DARRINGTON — At Mayor Dan Rankin’s house, only one person can be online at a time.
“If one of us is on Zoom or a Google Meet, the other person who is working has to quit,” Rankin said.
In Darrington and other rural communities, many residents have struggled to work remotely during the pandemic due to slow connections, Rankin said.
And over the past two years, fast and reliable internet has become an absolute necessity for work, school and telemedicine.
Internet is often expensive and options are limited in rural Snohomish County, the mayor said.
A collaboration between county government and internet provider Ziply Fiber aims to expand high-speed internet access to businesses and thousands of residents along Highway 530.
The county announced the partnership last week along with a $16.7 million grant from the state Department of Commerce Broadband Office.
The grant will help pay to build a fiber network from Arlington to Darrington.
The project promises to provide direct connections to nearly 5,600 locations, offering internet speeds of at least 100 Mbps download and upload speeds. The first customers could get connected January 2024, according to the county.
The project is to be a major leap forward for places with unreliable or no service, county and local leaders said.
“My hope is that everybody has that opportunity (for high-speed internet), not just the folks who live in town or the small circles of connectivity throughout the community,” Rankin said. “It becomes an equity issue for everybody out here.”
The project is expected to serve about 6,500 students in the Arlington, Darrington and Stanwood-Camano school districts.
The grants targeted communities with download speeds slower than 25 Mbps — the bare minimum for high-speed broadband defined by the Federal Communications Commission. The state has a much more ambitious goal: 150 Mbps for all residents and businesses by 2028.
Last year, Snohomish County Council members Nate Nehring and Sam Low and county Executive Dave Somers formed the Broadband Action Team to gather data on broadband need throughout the county.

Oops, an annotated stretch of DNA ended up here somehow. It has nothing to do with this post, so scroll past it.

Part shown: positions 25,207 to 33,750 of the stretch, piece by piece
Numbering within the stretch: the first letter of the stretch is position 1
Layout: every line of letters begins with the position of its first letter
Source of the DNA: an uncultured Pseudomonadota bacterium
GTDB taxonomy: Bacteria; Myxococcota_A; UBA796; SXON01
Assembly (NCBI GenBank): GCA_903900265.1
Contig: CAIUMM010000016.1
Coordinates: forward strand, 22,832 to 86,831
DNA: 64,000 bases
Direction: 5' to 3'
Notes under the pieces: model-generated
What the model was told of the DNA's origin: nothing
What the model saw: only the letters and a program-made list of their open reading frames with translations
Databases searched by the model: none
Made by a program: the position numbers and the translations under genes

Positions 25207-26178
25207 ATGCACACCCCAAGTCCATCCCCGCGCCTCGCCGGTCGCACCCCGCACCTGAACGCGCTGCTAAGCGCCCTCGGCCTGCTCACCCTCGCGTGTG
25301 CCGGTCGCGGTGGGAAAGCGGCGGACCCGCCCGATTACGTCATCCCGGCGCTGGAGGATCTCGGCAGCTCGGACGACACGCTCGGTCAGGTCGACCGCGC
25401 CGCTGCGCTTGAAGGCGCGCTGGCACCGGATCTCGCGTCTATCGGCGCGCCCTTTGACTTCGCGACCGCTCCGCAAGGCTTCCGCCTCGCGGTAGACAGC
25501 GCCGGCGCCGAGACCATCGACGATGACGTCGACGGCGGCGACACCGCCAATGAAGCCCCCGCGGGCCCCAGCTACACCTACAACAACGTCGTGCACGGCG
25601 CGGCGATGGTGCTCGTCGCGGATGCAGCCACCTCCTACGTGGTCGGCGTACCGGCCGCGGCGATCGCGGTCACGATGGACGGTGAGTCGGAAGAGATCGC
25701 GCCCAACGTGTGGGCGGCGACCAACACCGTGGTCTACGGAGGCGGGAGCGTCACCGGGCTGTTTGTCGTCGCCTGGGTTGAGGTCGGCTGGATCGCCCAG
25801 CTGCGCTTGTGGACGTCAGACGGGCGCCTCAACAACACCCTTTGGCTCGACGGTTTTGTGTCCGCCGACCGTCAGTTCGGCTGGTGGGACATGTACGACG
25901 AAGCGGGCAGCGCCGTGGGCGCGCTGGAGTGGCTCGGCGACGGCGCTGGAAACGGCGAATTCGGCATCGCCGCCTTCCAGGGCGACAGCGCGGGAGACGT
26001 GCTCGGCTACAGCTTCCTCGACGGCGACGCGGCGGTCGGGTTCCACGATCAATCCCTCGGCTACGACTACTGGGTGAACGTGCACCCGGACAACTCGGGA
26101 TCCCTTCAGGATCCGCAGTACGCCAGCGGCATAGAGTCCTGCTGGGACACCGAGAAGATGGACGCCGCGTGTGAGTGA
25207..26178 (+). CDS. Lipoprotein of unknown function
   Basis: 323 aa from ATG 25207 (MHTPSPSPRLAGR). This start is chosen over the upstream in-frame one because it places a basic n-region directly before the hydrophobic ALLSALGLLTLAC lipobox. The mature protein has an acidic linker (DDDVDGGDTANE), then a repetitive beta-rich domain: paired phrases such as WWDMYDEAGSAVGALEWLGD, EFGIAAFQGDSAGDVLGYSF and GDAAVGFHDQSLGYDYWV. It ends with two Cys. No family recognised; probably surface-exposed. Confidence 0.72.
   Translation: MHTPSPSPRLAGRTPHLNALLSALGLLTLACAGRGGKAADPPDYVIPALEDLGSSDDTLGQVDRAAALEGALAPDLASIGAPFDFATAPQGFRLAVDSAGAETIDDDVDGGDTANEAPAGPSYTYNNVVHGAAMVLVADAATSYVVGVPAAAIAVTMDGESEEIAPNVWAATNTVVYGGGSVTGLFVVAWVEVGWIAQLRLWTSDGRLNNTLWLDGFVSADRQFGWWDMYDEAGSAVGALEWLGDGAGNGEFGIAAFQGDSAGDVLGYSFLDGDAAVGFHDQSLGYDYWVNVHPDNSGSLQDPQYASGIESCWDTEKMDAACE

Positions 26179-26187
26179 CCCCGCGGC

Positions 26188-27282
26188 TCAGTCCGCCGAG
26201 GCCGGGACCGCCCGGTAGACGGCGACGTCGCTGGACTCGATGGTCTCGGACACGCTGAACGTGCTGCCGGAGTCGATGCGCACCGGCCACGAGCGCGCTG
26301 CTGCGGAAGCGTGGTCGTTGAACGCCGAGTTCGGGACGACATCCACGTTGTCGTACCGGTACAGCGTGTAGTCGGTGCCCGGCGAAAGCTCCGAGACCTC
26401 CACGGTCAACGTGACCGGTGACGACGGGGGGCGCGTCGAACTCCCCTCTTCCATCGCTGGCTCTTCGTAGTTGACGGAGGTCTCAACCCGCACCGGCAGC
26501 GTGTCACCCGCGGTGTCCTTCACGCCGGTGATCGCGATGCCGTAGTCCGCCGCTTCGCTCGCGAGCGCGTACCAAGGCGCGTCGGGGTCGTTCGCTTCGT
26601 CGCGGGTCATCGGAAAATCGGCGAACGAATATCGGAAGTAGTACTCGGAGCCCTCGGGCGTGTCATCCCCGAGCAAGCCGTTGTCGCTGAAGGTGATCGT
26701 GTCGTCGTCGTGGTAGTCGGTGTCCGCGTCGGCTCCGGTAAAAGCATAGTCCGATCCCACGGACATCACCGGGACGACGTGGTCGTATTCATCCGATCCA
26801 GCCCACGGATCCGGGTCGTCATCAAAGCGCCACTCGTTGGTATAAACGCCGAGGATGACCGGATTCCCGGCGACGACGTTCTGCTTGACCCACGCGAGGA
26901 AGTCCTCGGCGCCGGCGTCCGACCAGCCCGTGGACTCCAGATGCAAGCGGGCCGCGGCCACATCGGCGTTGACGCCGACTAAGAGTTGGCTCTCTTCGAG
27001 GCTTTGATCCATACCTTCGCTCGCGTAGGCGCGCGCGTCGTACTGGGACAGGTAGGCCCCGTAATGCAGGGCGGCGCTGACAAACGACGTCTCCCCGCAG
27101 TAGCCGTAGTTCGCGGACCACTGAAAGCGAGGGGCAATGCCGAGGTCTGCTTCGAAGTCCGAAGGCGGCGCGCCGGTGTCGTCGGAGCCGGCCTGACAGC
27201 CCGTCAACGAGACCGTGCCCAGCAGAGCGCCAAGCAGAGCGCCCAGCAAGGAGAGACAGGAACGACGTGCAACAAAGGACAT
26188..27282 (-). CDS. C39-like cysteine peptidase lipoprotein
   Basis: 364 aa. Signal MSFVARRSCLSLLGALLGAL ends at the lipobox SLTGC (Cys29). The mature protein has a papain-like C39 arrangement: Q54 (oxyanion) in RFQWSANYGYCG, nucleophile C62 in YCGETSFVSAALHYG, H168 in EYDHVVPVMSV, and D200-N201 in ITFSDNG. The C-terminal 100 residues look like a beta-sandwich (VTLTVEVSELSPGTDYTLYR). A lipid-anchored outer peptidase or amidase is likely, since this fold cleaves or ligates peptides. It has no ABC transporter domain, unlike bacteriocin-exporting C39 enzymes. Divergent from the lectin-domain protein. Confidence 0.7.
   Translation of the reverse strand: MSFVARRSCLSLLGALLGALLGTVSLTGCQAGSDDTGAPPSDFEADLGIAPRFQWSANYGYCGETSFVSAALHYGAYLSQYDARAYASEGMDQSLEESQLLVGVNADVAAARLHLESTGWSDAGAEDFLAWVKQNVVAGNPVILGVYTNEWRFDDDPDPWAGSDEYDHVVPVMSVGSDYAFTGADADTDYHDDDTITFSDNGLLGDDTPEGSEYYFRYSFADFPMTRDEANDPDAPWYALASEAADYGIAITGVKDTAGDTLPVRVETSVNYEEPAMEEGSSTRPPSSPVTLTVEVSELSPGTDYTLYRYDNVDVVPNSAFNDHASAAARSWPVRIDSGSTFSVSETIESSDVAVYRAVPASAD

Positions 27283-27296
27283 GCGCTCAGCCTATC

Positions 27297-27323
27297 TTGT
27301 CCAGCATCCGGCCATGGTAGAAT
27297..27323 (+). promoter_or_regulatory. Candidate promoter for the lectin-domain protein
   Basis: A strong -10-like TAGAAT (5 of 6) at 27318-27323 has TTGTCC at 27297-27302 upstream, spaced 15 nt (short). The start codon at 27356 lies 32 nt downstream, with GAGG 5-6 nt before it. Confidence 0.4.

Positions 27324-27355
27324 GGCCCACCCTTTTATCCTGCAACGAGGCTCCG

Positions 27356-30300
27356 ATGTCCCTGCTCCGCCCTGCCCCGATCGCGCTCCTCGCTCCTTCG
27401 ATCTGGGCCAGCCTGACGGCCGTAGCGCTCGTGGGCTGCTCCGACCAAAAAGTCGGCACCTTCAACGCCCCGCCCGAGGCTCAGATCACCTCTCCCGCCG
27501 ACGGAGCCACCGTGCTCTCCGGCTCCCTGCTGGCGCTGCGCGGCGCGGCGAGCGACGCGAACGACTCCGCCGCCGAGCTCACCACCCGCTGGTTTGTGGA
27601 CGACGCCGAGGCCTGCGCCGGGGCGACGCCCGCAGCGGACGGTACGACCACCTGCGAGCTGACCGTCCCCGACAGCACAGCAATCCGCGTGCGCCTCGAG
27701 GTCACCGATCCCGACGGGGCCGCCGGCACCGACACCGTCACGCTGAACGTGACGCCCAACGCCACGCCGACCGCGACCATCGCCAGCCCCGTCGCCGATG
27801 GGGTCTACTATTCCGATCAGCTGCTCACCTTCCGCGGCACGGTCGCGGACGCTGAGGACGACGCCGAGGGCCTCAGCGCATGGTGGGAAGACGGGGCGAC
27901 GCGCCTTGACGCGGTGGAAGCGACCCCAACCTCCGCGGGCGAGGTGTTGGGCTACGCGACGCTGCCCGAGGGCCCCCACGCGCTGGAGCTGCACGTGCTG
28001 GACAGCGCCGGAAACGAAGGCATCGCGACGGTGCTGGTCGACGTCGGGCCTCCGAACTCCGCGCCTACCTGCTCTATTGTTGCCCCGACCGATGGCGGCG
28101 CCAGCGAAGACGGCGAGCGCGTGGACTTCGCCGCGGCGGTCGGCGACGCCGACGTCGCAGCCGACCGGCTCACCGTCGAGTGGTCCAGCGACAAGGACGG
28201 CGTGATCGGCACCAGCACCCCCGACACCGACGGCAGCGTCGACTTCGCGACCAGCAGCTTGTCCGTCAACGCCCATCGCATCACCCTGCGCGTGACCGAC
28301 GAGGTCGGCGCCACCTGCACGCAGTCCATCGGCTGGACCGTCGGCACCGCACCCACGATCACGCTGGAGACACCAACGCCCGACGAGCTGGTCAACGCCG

“It showed some significant gaps … and this is one of them, on the (Highway) 530 corridor,” Nehring said.
Nehring, who represents the district from Stanwood to Darrington, said the county is discussing using American Rescue Plan Act funds to build connections in other rural parts of the county, where fiber installation can be costly.
Ziply Fiber, headquartered in Kirkland, has partnered with local governments around Washington on similar fiber projects in the past.
The total cost of the Snohomish County project is about $27.6 million, according to the county’s grant application. Ziply will cover the portion not funded by the grant, with the help of federal money.
The new funding will speed up the project by two years over Ziply’s previous timeline, according to the county.
According to the grant application, Ziply would need to “ensure long term service to … residents, businesses and community institutions in the project area.”
Ziply spokesperson Dan Miller said the company expects to begin construction on the network this summer, both on utility poles and underground.
Darrington School District Superintendent Tracy Franke said she is grateful a portion of the district’s 420 students may have reliable home internet access in the future. However, families in the district who reside in Skagit County won’t benefit, she said.
“These are the same kids that during our distance learning, they didn’t even have reliable cell service” to connect to Wi-Fi hotspots, she said.
Students have returned to classrooms, but they still need to get online to turn in homework and communicate with teachers, she said.
“It would be amazing if the counties could work together to get that section of the school district covered, and all of our families would have the equitable services,” Franke said.
The state is making an additional $120 million in grants available this spring for fiber construction.